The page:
6.1     Course of Study

(a)    All first-year students shall take the required first-year courses.

(b)    All students shall successfully complete the upper-level required courses and a course or courses satisfying the Professional Skills Requirement as listed on the law school website.

(c)    All students matriculating in law school as of the summer of 2016 or thereafter must complete six credits of experiential learning, drawn from any combination of:

1.  legal clinics,
2.  externships for credit, and
3.  simulation classes satisfying the Professional Skills Requirement as listed on the law school website.

(d)    Full-time students must take upper-level required courses during their second year of law school, except a student in good standing may defer not more than two upper-level required courses until the student’s third year. Students on academic probation may not defer an upper-level required course, except with the permission of the Dean. Legal Research & Writing III, however, must be taken in the second year and may not be deferred to the third year. The law school does not guarantee that each required course will be offered each semester.

6.2

(a)     Subject to subparagraph (b) below; no law student shall be permitted to register for more than 17 nor less than 10 hours for credit toward a J.D. degree in any semester without the prior consent of the Dean.

(b)     No law student in a combined degree program shall be permitted to register for more than 21 hours during any semester. No more than 17 hours of those 21 hours shall be hours for credit toward a J.D. degree.

(c)     No law student may register for any law school or other Creighton University course the scheduled meeting times of which conflict with another such course for which the student has registered.

(d)    No student may receive credit for online or distance education courses except those specifically approved by the law school and in compliance with ABA standards. No student may enroll in online or distance education courses qualifying for credit toward the J.D. degree until that student has completed at least 28 credit hours. No student may receive more than four credit hours in any semester or summer, nor more than a total of 12 credit hours, toward the J.D. degree for online or distance education courses.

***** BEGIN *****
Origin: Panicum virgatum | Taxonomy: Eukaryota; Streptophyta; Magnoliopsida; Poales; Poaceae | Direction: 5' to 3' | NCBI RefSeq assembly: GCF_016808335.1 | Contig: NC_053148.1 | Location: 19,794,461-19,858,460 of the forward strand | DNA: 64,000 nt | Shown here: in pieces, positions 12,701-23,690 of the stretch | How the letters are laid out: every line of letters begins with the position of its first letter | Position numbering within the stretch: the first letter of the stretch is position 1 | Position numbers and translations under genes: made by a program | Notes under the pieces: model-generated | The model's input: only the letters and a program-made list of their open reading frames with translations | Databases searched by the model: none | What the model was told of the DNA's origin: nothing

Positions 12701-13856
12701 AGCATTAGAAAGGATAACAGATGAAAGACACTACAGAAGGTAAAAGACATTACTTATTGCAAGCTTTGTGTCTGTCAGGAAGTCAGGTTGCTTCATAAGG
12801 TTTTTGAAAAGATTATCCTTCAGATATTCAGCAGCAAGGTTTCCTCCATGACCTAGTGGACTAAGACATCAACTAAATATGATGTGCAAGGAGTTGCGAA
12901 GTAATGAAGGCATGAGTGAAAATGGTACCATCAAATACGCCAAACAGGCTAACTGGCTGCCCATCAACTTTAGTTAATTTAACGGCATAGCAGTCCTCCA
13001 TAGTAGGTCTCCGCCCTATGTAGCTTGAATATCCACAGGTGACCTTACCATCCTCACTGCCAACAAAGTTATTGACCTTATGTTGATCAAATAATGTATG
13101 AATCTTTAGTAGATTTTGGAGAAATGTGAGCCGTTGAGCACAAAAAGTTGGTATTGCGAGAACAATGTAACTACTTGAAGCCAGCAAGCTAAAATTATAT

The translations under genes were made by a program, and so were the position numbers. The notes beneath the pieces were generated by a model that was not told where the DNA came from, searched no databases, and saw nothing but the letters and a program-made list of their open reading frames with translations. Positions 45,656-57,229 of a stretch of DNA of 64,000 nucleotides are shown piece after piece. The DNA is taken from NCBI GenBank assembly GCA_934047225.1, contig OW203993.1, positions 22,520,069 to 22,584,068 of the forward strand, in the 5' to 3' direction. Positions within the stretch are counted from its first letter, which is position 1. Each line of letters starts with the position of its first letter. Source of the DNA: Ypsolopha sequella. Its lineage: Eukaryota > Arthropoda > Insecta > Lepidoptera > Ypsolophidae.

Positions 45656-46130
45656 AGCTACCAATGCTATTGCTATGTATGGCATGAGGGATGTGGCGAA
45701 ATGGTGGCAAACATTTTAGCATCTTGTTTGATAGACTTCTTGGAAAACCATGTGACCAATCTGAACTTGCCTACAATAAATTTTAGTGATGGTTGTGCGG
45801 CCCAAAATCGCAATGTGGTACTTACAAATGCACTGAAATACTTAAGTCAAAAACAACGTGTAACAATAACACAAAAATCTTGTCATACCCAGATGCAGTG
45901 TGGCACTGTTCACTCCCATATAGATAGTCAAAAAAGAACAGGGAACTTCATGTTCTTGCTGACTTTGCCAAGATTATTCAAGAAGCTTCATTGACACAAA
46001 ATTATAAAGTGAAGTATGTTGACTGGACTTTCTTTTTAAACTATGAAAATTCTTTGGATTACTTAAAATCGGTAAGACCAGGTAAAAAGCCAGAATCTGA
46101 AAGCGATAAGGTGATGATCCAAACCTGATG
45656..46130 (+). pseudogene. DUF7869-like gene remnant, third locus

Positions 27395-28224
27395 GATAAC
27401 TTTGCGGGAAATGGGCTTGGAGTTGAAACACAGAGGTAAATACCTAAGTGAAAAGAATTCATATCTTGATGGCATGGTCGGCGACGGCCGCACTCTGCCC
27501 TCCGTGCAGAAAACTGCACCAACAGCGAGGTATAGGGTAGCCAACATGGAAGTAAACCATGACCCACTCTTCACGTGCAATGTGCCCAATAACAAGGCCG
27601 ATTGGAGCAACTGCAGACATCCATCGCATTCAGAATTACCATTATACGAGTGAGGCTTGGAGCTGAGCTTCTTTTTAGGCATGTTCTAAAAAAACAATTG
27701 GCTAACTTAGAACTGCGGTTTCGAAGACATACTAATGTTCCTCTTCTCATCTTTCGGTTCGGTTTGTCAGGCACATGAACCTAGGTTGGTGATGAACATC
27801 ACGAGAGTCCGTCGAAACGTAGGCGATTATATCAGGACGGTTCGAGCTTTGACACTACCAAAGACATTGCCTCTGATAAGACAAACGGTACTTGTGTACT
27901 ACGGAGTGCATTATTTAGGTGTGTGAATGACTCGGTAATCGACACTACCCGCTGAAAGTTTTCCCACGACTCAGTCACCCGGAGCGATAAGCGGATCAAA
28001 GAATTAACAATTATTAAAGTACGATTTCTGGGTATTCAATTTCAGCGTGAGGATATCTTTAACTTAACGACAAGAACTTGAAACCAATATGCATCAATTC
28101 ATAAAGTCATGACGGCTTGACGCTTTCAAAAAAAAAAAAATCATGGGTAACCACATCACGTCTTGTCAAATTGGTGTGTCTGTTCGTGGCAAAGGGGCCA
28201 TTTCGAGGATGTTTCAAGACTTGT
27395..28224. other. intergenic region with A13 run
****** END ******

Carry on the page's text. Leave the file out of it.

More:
6.3    No student shall enroll in a course in a school other than Creighton Law School without the prior consent of the Dean. (See also Academic Rules 6.9 and 6.10.)

6.4    A student's registration may be changed in the following manner:

(a)    Courses, except seminars and trial practice courses, may be added during the first week of class.

(b)    Seminars and trial practice courses may be added during the first two weeks of class.

(c)    Except as prohibited by other rules, such as Rule 6.1, a student may withdraw from a course, except seminars and trial practice courses, any time before the last day of class, provided the student is not in violation of the attendance requirements for the course and will remain registered for at least 10 hours.

(d)    A student may withdraw from a seminar or trial practice course only during the first two weeks of class.

    All changes in registration must be made through the Office of the Dean.

6.5    Second- and third-year students who are registered for a minimum of 10 hours may audit a course with the consent of the instructor. No student who has audited a course may register for credit in that course. A student receives no credit for auditing a course, and auditing a course fulfills no graduation requirement.

6.6    Course prerequisites may be waived for individual students by the instructor concerned.

6.7

(a)    Second- and third-year students may receive academic credit for participation in activities which do not involve attendance at regularly scheduled class sessions in law school if:

(1)     The participating student receives a significant educational benefit from the activity;

(2)     The time and effort expended by the participating student is commensurate with the hours of credit received;

(3)     The activity is conducted or periodically reviewed by a Faculty member to insure that in actual operation (a) the educational objectives of the program are being met, and (b) the time and effort expended by the participating student are commensurate with the credit being allowed;

(4)     The activity does not involve an actual or potential monetary payment (other than a scholarship) which may be rewarded on the basis of the student's participation in the activity;

(5)     The faculty has approved the granting of credit and the number of credit hours in advance of the student’s participation, pursuant to established procedures for curriculum approval; and

(6)    The competitions listed below at 6.7(b) may qualify as experiential learning credit under Academic Rule 6.1(c), if there is a classroom instructional component.